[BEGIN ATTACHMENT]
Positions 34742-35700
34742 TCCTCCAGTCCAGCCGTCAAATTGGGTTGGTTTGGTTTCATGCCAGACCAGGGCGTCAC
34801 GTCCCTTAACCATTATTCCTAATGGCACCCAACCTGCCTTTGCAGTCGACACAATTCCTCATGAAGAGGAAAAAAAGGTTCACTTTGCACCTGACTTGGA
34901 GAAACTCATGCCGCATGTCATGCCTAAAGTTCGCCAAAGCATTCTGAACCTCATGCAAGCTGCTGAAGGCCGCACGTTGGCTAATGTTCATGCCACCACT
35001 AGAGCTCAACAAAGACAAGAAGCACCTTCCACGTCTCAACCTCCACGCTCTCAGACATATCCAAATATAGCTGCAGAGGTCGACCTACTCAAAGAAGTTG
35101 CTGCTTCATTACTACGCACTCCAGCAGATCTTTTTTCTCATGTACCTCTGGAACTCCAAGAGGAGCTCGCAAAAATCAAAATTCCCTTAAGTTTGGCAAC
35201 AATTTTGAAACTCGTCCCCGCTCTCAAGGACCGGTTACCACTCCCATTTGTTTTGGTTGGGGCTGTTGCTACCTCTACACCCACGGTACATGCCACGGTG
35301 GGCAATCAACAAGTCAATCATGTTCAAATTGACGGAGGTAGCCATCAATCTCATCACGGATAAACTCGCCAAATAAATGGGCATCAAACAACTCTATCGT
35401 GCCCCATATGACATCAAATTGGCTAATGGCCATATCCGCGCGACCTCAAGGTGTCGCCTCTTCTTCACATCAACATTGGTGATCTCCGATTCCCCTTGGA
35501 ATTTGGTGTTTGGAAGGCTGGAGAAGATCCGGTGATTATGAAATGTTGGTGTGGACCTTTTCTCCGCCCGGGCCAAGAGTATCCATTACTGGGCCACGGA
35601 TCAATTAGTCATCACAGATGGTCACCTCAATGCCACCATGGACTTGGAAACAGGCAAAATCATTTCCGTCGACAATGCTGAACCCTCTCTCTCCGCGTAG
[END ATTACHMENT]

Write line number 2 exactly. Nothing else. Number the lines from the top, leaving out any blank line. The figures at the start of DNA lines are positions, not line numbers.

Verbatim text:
34742 TCCTCCAGTCCAGCCGTCAAATTGGGTTGGTTTGGTTTCATGCCAGACCAGGGCGTCAC